This may lead to very subtle bugs, especially when using an optimistic locking approach as we do. We only noticed the problem, because we got a ConcurrentModificationException, as an update query that contained a string-ized BigDecimal did not match any rows.

See MySQL bug reports 23260 and 22290 for more details.

Right now this leaves us with little options but to not migrate to 4.1 as our application has several hundreds of thousands of lines where most of the database access is handled by an OR mapping layer, but there are also numerous cases of manually crafted SQL which would be hard to identify and analyse individually.

What I absolutely do not get is that with the introduction of precision math they also begin to use floats and doubles, whereas most people request the new math because it should make monetary calculations more reliable. Instead all of a sudden existing applications are likely to exhibit all sorts of weird problems, from calculation errors to completely different behaviour (see above). Answering complaints about this with a simple "this is documented behaviour" is a bad excuse if you ask me.

I do really like MySQL, it is a great product and it has served me well for years. I have always appreciated the involvement of the community very much, however cases like this may be what (at least partially at this time) makes the difference between the "really big players" and MySQL.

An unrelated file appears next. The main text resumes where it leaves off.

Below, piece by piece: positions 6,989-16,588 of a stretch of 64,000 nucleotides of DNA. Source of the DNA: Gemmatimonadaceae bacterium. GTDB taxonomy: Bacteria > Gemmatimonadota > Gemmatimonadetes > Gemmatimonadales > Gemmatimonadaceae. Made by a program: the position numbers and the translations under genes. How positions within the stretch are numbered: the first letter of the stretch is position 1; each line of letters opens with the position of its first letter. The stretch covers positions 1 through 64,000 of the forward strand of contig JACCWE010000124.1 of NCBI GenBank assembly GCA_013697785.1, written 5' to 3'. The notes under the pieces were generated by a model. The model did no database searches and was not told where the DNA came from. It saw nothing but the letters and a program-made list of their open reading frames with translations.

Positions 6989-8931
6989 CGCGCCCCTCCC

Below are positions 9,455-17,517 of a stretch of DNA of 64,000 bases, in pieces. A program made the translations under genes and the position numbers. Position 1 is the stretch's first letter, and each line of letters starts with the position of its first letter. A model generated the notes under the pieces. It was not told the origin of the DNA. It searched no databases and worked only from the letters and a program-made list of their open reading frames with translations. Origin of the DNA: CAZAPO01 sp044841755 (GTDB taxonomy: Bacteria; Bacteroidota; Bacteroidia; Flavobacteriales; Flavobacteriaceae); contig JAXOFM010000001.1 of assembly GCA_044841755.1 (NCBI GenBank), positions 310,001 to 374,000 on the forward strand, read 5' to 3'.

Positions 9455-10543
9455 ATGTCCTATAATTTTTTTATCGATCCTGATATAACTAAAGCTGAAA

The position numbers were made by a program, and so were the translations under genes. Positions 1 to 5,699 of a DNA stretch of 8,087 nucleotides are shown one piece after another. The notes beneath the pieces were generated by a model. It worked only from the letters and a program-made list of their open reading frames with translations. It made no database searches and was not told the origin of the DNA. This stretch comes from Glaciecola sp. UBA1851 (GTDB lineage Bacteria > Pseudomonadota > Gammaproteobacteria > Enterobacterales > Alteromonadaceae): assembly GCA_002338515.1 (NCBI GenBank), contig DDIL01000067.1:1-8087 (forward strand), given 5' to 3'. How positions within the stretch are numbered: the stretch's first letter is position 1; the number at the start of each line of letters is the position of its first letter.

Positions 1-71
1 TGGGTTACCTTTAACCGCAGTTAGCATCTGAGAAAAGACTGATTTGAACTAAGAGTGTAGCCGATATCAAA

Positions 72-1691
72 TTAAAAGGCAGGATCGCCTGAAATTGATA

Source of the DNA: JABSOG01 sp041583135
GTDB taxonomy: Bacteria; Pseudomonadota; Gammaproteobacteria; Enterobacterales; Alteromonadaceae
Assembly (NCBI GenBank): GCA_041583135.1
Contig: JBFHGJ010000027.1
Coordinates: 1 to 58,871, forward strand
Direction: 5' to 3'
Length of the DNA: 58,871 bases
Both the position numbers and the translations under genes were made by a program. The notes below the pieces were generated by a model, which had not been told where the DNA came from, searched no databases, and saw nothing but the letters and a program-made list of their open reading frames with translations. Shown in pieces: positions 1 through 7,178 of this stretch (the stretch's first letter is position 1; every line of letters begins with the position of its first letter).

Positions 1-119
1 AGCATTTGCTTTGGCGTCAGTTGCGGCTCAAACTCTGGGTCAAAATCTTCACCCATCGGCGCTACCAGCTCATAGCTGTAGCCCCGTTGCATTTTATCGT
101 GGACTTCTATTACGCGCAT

Monday, October 02, 2006

MySQL replication timeout trap

Today I spent several hours trying to find a problem in our application until I found out there was a problem on the MySQL side. In our setup we have several slave machines that replicate data from a master server. The slaves are configured with a series of replicate-do-table directives in the my.cnf file so that only parts of the schema get replicated. The remaining tables are modified locally, so to avoid conflicts they are not updated with data coming from the master.

We do however have the need to replicate data from the master for some special-case tables. To solve this we usually have a column that indicates whether a record was created on a master or a slave machine and use an appropriate WHERE clause in all updates. This avoids collisions in concurrent INSERTs on the master and the slave. The application knows which of the two records to use.

Due to historical reasons I do not want to elaborate on we did not use such a distinction column for one table (let's call it T1). Instead we created a new table T2 that stores data generated on the slave. T2 is only written to when the slave is separated from the network. As soon as it gets reconnected, the data from T2 is sent to an application server which merges it with the master's T1 table.

This usually ensures that T1 is up to date on the slave, too (with some seconds lag, of course), through replication.

However a customer noticed that records that were inserted into T2 and later sent to the application server did not show up in the slave's T1 table, even after several minutes, leaving the application with very out-of-date information.

Assuming some sort of replication error I connected to the slave and issued a SHOW SLAVE STATUS command (I dropped uninteresing rows of the output):

*************************** 1. row ***************************